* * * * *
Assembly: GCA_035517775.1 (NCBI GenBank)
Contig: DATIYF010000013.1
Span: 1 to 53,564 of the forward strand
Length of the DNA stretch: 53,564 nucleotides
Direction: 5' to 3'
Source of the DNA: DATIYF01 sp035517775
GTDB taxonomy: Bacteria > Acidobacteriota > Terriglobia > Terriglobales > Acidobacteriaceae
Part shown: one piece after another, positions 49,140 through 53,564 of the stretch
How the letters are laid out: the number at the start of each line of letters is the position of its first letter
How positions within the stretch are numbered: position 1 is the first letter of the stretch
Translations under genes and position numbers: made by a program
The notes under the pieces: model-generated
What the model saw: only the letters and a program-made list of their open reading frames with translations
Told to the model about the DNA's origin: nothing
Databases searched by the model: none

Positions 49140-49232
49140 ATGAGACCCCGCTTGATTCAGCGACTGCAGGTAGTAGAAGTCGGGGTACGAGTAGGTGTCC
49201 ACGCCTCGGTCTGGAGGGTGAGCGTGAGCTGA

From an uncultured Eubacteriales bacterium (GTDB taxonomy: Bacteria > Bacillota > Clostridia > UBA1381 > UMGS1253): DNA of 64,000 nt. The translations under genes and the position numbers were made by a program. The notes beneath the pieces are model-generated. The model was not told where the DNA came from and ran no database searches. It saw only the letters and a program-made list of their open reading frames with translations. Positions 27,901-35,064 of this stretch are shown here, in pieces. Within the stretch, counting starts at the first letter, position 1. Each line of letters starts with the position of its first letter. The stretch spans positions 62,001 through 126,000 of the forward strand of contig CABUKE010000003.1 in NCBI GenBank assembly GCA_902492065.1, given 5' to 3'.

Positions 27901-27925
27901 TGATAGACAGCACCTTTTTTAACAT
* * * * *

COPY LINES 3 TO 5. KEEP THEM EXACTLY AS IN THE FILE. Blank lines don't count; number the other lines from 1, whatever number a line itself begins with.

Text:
Span: 1 to 53,564 of the forward strand
Length of the DNA stretch: 53,564 nucleotides
Direction: 5' to 3'